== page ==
Like my scruffy poem that I keep mentioning, I’m a “rough and ready” kind of person: I jump in with both feet, and start swimming before I even know what’s going on. I may have had a bunch of amazing experiences, jumped back out, and be on to the next thing, during the time which more-planful-people are still figuring out how to approach the water.

If I ever worked with a professional editor, presumably my output would look different. Maybe I’d even change how I do things somewhat, streamline or something, but I’m not counting on that happening. I’m fine if it never does.


So, my poems are highly unlikely to win awards or prizes. Similar to how my blogging hasn’t won any sort of recognition.

“I don’t market myself enough”, blah blah blah. That’s true, as far as it goes — I don’t market myself at all. But I don’t write for that. I don’t care about that. Auto-tweets for each blog post go to Twitter, solely so people who follow me there but not here know that something’s now here. 99 times out of 100, I don’t directly mention any of my blog posts on Twitter in any way.

Last time I had checked how many people are following this blog, it was something like 28. As of today, it’s 372, which boggles my mind. Why on earth would a bunch of people want to read me talking about myself?



Here I’ve been worried for several years now about “my legacy”. Which might be a function of getting older. Or might be a concept that’s in the zeitgeist presently. Possibly something else entirely.

The thing is… how can you ever have any real sense of what effects you might have had on the world?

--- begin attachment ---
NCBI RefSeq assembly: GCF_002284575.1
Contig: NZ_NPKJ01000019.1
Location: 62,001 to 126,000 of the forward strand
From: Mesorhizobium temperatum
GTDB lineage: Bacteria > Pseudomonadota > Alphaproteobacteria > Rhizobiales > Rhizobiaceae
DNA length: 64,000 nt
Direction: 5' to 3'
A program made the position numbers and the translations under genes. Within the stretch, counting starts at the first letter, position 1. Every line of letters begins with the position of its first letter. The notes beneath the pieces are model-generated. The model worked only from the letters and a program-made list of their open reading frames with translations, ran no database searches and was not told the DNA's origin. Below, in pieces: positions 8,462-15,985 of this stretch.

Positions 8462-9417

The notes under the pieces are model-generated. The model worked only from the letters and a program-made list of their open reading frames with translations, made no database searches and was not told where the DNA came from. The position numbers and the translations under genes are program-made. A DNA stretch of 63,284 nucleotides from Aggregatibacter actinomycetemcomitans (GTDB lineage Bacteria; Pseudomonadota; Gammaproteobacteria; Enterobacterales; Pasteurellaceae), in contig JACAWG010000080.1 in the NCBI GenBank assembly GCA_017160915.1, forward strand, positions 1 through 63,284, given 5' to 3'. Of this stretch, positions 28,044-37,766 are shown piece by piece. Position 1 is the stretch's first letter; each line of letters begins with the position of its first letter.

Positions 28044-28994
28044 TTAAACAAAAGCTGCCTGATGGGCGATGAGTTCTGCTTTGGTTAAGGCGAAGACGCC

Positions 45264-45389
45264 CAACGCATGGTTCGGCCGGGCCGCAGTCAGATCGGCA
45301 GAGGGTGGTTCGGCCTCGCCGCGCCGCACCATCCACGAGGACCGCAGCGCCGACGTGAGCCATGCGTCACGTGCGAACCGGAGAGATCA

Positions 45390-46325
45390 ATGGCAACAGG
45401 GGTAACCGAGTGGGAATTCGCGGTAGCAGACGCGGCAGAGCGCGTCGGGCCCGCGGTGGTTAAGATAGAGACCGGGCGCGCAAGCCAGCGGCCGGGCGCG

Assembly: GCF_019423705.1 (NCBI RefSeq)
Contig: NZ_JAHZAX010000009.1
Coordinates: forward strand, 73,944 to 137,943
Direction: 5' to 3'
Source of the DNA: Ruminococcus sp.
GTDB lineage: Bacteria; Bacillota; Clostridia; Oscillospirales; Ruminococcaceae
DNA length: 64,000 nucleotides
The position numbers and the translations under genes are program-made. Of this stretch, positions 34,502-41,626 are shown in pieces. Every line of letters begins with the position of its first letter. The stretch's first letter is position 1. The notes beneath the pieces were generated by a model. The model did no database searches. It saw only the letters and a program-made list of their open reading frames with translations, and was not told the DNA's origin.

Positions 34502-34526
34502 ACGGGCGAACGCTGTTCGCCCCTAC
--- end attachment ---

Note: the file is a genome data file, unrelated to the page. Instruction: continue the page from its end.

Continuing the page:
If I was JK Rowling instead of me, maybe her most lasting legacy is how many trees were chopped down to be pulped to make her books. Maybe that contributed more to global warming than a million clunker cars, or 100 coal-fired plants, or whatever. And yet, if you’re a writer, she’s one of the gold standards that we’re all supposedly trying to match. And when we, inevitably, fall short, we feel like we’ve failed. Maybe trees like failed authors better than successful ones.

I don’t actually want to write a book. Because trees are my friends. I could just do an e-book instead, but I don’t want to do that either. I don’t know what I do want, but I know lots of things I don’t want. Many of which are things that various cultures and subcultures are telling me I really should want.


The whole point of this post was supposed to be something I haven’t even gotten to yet. And I’m running out of spoons again. Drat.

3 Comments leave one →
  1. January 18, 2015 09:27

    *nods* the video game Papo et yo taught me that, using my imagination, I can be my own healer.
    Its a video game about a boy hiding in a closet, away from his father’s alcohol-fueled rages. In his imaginary world he must learn to work with ‘Monster’ despite his frightening episodes of fury. You go through the game trying to find a shaman to help you heal Monster and yourself only to find you were the shaman all along. Its a beautiful game and i cried when it was done.
    Ummm the point of this comment is mostly just to say that i really relate to the remark about being your own psychologist!

    • January 18, 2015 15:35

      That sounds like an interesting game. Esp bc it seems like actually living something teaches you better than someone just telling you, even if that someone is really smart and insightful.

      Glad it resonated for you. 🙂

      • January 18, 2015 15:52

        Yeah, exactly! It was a nonviolent game too which was fascinating.